“The hospital wing is fine,” said Leta. She wanted to take care of this as quickly as possible.
They didn’t run into anyone on the way, for which Leta was thankful – she didn’t need any more gossip about her going around.
Once inside the hospital wing, Leta stammered out the truth to Madam Epione, who took it in stride. (Leta supposed she shouldn’t have been surprised; she couldn’t be the first student in this situation.) Inside her office, Madam Epione ran through Leta’s options – abortion, adoption, and parenting, mentioning the support services available for each. She also said that Leta didn’t have to decide immediately, that she could think it over for a few days, but Leta had shaken her head and said she wanted an abortion, as soon as possible.
After that, she’d been shown to a bed and given a pair of pyjamas and an annoyingly thick sanitary napkin to wear. A beaker of potion waited on the side table.
Although she had spent the last week wishing for little else than to not be pregnant, she found herself hesitating. There was a living thing inside her right now, and – if she took the potion – soon there wouldn’t be. She had known that, obviously, but she hadn’t thought about it in those terms until now.
Unbidden, memories of Corvus sinking under the waves, a mass of blankets and that little hand, filled her mind, and she felt the familiar swell of grief and guilt before she shoved it back down. It wasn’t the same, not at all. The thing in her wasn’t a baby, and what she had done to Corvus was exactly why she couldn’t let it become one. She downed the potion before she could agonize about it anymore and pulled out her Transfiguration textbook, determined to keep her mind on homework until she was ready to sleep.
The next morning Leta was tired, but otherwise felt well – the cramps and nausea that had interrupted her sleep were gone, and the bleeding was no longer any heavier than a normal period. She was well enough that Madam Epione let her go to class without a fuss, which Leta was grateful for – she didn’t want people speculating on her absence, and she was happy for the distraction.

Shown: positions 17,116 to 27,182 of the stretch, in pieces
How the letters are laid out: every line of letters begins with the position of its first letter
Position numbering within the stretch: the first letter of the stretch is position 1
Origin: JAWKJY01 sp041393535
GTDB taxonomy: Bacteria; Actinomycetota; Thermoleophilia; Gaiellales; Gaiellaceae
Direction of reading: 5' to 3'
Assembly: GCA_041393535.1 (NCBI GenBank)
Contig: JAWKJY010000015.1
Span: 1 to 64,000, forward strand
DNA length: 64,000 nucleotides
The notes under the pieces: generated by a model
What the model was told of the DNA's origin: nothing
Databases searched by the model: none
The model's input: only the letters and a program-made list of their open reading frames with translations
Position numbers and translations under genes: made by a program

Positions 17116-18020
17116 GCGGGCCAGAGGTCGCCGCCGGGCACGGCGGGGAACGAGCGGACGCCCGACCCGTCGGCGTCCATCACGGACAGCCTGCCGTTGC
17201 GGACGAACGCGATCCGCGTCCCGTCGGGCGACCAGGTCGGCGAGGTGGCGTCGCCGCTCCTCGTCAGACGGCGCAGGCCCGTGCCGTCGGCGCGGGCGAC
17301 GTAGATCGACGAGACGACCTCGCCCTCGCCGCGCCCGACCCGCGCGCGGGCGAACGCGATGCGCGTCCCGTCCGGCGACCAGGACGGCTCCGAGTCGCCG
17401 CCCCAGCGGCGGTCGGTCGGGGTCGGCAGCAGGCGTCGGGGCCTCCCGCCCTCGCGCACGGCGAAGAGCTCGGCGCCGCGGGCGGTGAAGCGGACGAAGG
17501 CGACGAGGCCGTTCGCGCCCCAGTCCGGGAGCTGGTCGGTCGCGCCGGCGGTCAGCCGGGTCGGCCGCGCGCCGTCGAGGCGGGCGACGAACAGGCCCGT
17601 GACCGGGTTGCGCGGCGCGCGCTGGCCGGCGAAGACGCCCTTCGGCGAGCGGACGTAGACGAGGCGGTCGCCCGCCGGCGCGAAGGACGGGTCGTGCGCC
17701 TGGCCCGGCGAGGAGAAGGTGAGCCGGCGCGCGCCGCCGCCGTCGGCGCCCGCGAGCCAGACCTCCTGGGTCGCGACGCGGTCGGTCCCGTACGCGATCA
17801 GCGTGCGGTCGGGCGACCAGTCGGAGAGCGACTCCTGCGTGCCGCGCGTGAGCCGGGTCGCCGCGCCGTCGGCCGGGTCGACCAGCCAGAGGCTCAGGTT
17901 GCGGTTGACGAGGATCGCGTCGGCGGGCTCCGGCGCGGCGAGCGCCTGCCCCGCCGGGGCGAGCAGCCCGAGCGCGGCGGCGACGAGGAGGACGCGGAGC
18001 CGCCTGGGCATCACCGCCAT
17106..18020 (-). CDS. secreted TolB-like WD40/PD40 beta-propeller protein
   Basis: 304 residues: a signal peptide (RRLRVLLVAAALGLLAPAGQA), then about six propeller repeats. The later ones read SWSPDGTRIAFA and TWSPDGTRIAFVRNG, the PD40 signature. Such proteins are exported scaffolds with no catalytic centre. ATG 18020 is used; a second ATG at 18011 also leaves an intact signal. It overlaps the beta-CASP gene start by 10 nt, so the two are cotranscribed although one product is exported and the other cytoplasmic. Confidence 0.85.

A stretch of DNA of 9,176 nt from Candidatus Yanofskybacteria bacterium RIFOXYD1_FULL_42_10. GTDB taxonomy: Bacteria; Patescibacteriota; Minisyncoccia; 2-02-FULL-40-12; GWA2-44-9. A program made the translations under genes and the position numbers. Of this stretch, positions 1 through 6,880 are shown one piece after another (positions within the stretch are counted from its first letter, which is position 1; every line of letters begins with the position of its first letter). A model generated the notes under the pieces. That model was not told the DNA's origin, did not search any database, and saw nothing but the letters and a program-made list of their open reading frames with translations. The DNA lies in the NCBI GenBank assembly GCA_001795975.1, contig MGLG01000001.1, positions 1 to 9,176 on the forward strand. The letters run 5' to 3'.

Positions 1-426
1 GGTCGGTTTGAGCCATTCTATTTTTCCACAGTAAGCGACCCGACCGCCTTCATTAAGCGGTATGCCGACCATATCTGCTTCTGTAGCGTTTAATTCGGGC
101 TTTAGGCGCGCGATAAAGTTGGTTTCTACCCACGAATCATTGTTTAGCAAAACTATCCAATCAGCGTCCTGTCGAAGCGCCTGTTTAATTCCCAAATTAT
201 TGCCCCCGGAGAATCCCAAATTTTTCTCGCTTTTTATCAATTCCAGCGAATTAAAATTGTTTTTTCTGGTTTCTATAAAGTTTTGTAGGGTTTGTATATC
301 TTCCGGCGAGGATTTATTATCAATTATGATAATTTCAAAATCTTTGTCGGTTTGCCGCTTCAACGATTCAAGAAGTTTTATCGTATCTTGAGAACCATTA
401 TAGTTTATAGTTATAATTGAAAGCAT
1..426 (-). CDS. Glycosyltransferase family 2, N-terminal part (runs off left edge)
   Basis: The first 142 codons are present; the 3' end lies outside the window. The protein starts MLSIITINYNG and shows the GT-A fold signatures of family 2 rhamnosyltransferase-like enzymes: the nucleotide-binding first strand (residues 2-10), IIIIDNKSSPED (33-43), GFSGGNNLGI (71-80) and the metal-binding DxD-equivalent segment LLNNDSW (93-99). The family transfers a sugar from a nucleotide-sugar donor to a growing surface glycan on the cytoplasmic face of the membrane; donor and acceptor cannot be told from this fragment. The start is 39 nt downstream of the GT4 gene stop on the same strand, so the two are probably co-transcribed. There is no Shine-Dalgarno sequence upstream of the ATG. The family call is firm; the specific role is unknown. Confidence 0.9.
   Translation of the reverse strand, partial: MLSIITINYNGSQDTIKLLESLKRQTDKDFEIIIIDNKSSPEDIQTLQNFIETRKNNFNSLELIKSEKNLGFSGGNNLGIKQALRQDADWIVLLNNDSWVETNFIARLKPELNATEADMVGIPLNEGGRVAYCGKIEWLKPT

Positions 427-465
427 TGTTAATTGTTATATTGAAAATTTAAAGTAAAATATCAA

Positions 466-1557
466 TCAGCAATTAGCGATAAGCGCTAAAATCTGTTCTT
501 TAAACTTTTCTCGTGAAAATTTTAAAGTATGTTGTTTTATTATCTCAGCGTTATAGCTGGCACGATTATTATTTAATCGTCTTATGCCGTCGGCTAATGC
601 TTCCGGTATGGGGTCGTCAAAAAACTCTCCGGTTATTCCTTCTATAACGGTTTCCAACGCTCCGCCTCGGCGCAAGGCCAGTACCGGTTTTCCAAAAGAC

However, her last class of the day was Defense Against the Dark Arts, and as it drew nearer she became progressively more nervous about seeing Professor Dumbledore again. After all, he had seen her vomit, he knew she was – had been – pregnant, and therefore knew she’d had sex. His kindness wasn’t enough to stop her from being decidedly embarrassed about the whole thing.
When the class arrived, Leta studiously avoided making eye contact with Dumbledore, even as she kept him in her peripheral vision. It was silly of her, she knew, but she couldn’t help herself.
They had a lecture that day, rather than a practical lesson. Normally this would have been a disappointment, but Leta was preoccupied enough that she was glad to only have to take notes. She started to feel relieved when the end of class finally came and their previous essays were handed back, but then she saw the words “Please stay after class” were written atop hers.
She briefly tried to convince herself that it was just about the essay, but she’d received an E, a perfectly respectable grade (and something of a minor miracle, she thought, given that it had been written while panicking about the pregnancy). Then she considered ignoring the directive and leaving after class anyway, but quickly discarded the impulse. She couldn’t hide from him forever, and running now would only make eventually talking to him more awkward.
So when the bell rang, she slowly packed her things into her bag as the rest of the class left, trying to convince herself that Dumbledore wouldn’t have bothered being nice before if he was going to reprimand her now.
Once it was just her and Dumbledore left in the room, she rose and walked towards him. “You wanted to speak to me, sir?” she asked, holding up her essay in a useless pretense of normality.
“Yes,” he said, and moved so he was sitting on the front of his desk. Leta followed his lead, sitting on the student desk opposite him. “I don’t wish to pry,” he said, once she had done so, “but I felt I would be remiss if I didn’t ask if you were all right.”
She opened her mouth to say I'm fine, but she realized that no matter what she'd been telling herself all day, it wasn't the truth. And something about Dumbledore's piercing, non-judgmental gaze made it impossible to lie.
"I don't know," she said. "I had an abortion," she admitted, figuring that Dumbledore had probably assumed as much, "and it’s what I wanted and I don't regret it or anything, but…”
She trailed off, but Dumbledore seemed content to wait in silence while she untangled her thoughts.
“I don’t think it’s the abortion itself, or even the pregnancy, that’s bothering me,” she finally said. “It’s that it made me realize how much I can’t stand the thought of having kids, ever.”
“Many people don’t want children. It doesn’t mean anything’s wrong with them,” Dumbledore pointed out.